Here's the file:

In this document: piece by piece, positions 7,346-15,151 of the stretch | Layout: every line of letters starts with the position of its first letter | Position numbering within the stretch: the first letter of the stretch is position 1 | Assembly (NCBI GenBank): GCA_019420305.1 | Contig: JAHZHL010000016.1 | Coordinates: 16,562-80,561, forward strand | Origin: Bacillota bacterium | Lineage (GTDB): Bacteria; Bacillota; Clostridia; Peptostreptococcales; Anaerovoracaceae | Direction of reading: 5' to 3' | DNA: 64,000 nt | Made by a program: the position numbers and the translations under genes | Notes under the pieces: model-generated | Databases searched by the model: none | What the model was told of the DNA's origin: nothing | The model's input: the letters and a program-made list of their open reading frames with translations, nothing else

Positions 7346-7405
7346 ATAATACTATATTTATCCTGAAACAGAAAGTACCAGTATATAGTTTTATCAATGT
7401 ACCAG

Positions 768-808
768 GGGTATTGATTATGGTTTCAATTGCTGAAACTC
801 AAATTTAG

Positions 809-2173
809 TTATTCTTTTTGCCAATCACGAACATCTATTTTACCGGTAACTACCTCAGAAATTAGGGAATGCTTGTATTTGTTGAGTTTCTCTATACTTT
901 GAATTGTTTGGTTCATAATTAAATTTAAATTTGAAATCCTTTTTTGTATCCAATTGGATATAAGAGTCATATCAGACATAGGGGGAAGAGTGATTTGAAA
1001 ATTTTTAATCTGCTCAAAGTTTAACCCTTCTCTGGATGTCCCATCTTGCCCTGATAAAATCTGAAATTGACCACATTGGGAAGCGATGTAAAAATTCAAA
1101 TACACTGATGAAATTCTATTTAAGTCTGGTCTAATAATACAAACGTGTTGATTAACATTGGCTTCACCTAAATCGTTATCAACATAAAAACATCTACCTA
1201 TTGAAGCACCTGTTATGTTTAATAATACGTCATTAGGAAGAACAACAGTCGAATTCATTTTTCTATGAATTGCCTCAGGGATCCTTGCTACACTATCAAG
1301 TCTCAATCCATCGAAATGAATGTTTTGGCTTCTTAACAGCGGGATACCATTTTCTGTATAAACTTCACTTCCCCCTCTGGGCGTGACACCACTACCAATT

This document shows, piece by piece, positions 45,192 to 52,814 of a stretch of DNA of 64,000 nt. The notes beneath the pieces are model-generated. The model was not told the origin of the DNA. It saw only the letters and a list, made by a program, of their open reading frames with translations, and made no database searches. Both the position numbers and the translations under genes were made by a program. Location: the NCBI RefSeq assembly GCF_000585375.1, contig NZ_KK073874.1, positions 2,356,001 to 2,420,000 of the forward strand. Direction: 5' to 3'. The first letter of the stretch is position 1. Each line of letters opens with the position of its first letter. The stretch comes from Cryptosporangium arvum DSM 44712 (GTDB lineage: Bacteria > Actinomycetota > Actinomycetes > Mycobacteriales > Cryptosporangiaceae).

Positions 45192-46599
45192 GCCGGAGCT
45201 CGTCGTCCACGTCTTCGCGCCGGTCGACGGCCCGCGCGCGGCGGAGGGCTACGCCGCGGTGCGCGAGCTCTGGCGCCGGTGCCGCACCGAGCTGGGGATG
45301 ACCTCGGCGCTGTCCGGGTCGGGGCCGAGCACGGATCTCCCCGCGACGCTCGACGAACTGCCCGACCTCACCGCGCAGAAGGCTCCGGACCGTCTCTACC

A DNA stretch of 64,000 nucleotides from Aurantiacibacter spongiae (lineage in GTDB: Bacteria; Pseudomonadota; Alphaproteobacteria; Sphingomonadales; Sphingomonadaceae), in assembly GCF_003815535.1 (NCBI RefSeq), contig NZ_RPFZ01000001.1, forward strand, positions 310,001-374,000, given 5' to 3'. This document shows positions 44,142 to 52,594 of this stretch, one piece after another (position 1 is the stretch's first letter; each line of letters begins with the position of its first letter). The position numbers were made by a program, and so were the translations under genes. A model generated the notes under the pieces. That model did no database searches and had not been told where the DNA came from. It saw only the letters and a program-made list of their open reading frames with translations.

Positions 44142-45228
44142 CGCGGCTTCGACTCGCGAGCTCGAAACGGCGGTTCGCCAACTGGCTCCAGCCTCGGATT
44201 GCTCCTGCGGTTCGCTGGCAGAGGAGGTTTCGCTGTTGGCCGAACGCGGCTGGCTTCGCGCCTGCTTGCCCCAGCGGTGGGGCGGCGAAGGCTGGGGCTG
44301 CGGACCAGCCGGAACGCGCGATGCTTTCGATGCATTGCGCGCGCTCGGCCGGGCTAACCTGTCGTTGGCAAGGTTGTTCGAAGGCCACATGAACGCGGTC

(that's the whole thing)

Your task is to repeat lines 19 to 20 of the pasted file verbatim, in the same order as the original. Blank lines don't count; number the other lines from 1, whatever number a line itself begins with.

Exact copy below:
45301 ACCTCGGCGCTGTCCGGGTCGGGGCCGAGCACGGATCTCCCCGCGACGCTCGACGAACTGCCCGACCTCACCGCGCAGAAGGCTCCGGACCGTCTCTACC

A DNA stretch of 64,000 nucleotides from Aurantiacibacter spongiae (lineage in GTDB: Bacteria; Pseudomonadota; Alphaproteobacteria; Sphingomonadales; Sphingomonadaceae), in assembly GCF_003815535.1 (NCBI RefSeq), contig NZ_RPFZ01000001.1, forward strand, positions 310,001-374,000, given 5' to 3'. This document shows positions 44,142 to 52,594 of this stretch, one piece after another (position 1 is the stretch's first letter; each line of letters begins with the position of its first letter). The position numbers were made by a program, and so were the translations under genes. A model generated the notes under the pieces. That model did no database searches and had not been told where the DNA came from. It saw only the letters and a program-made list of their open reading frames with translations.